esprins's picture
Fifty

Scarcity of time or resources (money) forces us to “tunnel” – to focus on the most pressing concern and neglect other things. This means that we focus (consider how focused we become when faced with a looming deadline), but it also leads us to make bad decisions because we ignore things that aren’t on the immediate horizon. Research shows that tunneling is automatic and involuntary; it happens to everyone.

The scarcity mindset is not about people’s inherent qualities or characteristics, such as lack of motivation. Tunneling occurs because of the context (scarcity), not the person. The authors present a fascinating study as one piece of evidence:

“But the real test lay in the real world, Mullainathan continues. If just thinking about scarcity preoccupied subjects, what effect would real scarcity have?

The answer came from fieldwork he and his colleagues were already conducting in India. Sugarcane farmers, they discovered, get their income in one lump sum at harvest time, just once or twice a year. That meant farmers were poor during one part of the year, and flush with cash during another. Because harvests took place at different times for different farmers, researchers could rule out seasonal weather, events, and their accompanying obligations as bandwidth-usurping factors. And when the researchers conducted a study there similar to the New Jersey mall experiment, the results mirrored their original findings: the Indian farmers performed worse on Raven’s Matrices tests before their harvest, and better after they’d been paid.

The conclusion was clear, Mullainathan explains: poverty itself taxes the mind. And in the case of the Indian farmers, he adds, the data were even more convincing: unlike the New Jersey “lab” study, where subjects were compared to other people, the farmers were compared to themselves. The only variables that had changed were their financial circumstances.” (https://harvardmagazine.com/2015/05/the-science-of-scarcity)

*****

Here are some additional quotations on this topic:

“We are emphatically not saying that poor people have less bandwidth. Quite the opposite. We are saying that all people, if they were poor, would have less effective bandwidth” (p. 66).

“Rather than a personal trait,” the scarcity mindset “is the outcome of environmental conditions brought about by scarcity itself, conditions that can often be managed” (p. 145).  

*****

An important point is that scarcity impedes our ability to focus on other things and has a host of cognitive consequences. An “overtaxed bandwidth” leads to forgetting, reduced ability to process new information, reduced productivity, and “fewer mental resources to exert self-control” (p. 159).

“Take the idea that the poor lack certain basic skills. Rather than viewing this as an established fact, we may consider how a bandwidth tax can be one reason for this skill shortfall. Any form of skill acquisition, whether it be learning social skills or developing good spending habits, requires bandwidth. If the poor lack bandwidth, they will be disadvantaged at acquiring useful skills” (p. 162).

What can adult education programs do to “liberate” students’ bandwidth so that they can focus on learning?

 

Kathy_Tracey's picture
One hundred

Scarcity is am issue that we all face. Scarcity of time and resources. As our guests discussed, this can often pact our students and their retention.

What happens when our staff are dealing with limited mental bandwidth due to their struggles with time and resources?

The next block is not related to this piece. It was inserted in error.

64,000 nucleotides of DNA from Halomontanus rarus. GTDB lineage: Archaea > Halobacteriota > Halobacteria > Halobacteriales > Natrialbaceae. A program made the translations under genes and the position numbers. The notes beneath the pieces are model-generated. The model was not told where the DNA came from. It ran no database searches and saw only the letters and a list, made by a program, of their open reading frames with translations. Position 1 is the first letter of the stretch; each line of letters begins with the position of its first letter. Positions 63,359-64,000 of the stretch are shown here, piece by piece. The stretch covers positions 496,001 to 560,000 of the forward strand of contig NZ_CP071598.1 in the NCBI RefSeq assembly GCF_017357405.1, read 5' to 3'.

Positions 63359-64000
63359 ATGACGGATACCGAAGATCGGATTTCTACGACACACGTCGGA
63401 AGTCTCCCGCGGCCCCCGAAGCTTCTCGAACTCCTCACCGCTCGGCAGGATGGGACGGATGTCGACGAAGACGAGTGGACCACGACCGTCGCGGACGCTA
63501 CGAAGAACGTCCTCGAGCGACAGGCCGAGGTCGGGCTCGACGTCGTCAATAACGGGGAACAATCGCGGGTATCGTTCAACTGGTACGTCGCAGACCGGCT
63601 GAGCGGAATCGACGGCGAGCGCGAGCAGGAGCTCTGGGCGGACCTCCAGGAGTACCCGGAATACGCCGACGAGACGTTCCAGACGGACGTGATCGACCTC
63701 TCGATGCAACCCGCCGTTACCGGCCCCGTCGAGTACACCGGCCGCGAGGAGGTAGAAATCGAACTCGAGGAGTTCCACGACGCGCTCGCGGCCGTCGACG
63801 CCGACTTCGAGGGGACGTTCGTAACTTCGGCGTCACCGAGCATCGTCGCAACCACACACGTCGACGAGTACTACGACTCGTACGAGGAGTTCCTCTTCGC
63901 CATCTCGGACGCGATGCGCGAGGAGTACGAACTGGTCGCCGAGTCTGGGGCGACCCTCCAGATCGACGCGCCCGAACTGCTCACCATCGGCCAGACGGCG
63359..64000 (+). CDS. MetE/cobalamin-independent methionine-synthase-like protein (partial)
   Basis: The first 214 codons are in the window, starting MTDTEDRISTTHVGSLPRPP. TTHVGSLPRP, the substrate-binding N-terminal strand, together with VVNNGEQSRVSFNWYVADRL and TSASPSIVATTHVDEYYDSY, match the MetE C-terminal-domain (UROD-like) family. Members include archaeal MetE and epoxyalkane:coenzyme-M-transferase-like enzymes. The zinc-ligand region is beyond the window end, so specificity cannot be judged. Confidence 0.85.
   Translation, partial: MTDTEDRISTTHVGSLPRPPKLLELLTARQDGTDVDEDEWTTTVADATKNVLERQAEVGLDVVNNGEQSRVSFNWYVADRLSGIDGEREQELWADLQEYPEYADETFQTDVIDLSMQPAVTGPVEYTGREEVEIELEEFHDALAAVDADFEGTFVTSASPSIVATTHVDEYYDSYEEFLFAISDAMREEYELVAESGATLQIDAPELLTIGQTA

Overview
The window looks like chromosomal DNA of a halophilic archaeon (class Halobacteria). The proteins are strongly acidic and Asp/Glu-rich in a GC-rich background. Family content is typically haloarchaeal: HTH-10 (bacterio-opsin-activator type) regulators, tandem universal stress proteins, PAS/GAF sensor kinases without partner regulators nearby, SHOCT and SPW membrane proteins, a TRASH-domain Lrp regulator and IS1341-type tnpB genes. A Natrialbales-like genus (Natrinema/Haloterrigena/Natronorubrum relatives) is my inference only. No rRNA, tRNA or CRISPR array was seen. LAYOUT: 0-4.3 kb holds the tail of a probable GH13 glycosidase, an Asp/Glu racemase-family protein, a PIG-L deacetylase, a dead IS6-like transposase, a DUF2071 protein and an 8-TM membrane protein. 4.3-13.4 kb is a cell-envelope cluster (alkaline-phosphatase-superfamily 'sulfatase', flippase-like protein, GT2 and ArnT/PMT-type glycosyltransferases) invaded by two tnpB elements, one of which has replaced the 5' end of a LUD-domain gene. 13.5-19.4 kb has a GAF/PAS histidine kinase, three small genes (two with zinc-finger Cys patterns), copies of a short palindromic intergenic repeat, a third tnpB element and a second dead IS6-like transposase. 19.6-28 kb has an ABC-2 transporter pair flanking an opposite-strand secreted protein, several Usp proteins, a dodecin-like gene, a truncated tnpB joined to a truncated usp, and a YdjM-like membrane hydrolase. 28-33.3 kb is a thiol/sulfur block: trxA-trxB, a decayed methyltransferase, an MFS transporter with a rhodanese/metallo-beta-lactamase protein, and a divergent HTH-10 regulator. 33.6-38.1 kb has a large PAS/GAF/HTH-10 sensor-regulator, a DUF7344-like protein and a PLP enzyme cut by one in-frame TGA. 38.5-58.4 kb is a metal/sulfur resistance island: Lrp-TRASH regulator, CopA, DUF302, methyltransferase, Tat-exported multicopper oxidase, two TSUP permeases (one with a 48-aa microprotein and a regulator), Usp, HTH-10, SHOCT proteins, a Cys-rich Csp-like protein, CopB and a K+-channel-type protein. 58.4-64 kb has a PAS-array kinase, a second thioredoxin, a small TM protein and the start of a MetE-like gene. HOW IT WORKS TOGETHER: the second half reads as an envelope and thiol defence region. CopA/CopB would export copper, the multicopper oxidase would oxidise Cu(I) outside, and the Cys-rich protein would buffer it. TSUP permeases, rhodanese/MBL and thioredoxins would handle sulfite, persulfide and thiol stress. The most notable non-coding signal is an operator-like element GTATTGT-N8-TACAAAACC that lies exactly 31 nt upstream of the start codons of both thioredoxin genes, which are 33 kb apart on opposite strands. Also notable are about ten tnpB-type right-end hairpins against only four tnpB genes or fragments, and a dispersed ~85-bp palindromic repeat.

What does this look like in our program design.

Kathy

Sarah Goldammer's picture
First

Kathy,

Thanks for raising this question. As we all know, we're all affected by scarcity so that means our Adult Ed instructors feel it too. This could be personally and/or professionally. Creating community among our teachers is key. Meeting each teacher where they are, understanding they have pressures and concerns is essential in building a team of educators that can band together for the good of the education community. Sharing classroom resources, standing in for each other if needed, giving an ear, being "inside their tunnel" are all components of support for our educational team. This could take the form of a mentoring program, a learning community of educators with authentic sharing, or a best practices sharing site. 

The research book I recommended this morning, Scarcity: The New Science of Having Less and How it Defines Our Lives, is a great beginning point for building a community of support. We've been talking about this research locally for awhile now and some programs have asked teachers to read the book as a basis for a book club. Pulling together to discuss this research from Sendhil Mullainathan and Eldar Shafir, provides a launch pad for real change. That real change could be in the Adult Ed program or it could be in the way the teachers support each other. How teachers support each other could be the actual change the program needs to support students more fully.

Kathy_Tracey's picture
One hundred

Friends,
I want to thank you for the insightful comments from our guests and the responses to the questions posed.

Please continue with your ideas and thoughts. This is a very worthwhile topic and can have direct impact on our programs and students.

Thanks to Sarah and Water for their excellent research and commentary.

Kathy

Brandy Smith's picture
First

Hello! I have many teens in my "adult class." How do i determine if they are affected by scarcity or being irresponsible?  How would you suggest to balance discipline with fault tolerance? 

Sarah Goldammer's picture
First

Thanks for this great question and thanks for the great work you do with teenagers. Obviously, what you’re asking is complex, multi-layered and the answer could vary from day to day. With that in mind, let me respond with some thoughts. I will love to hear what other educators think.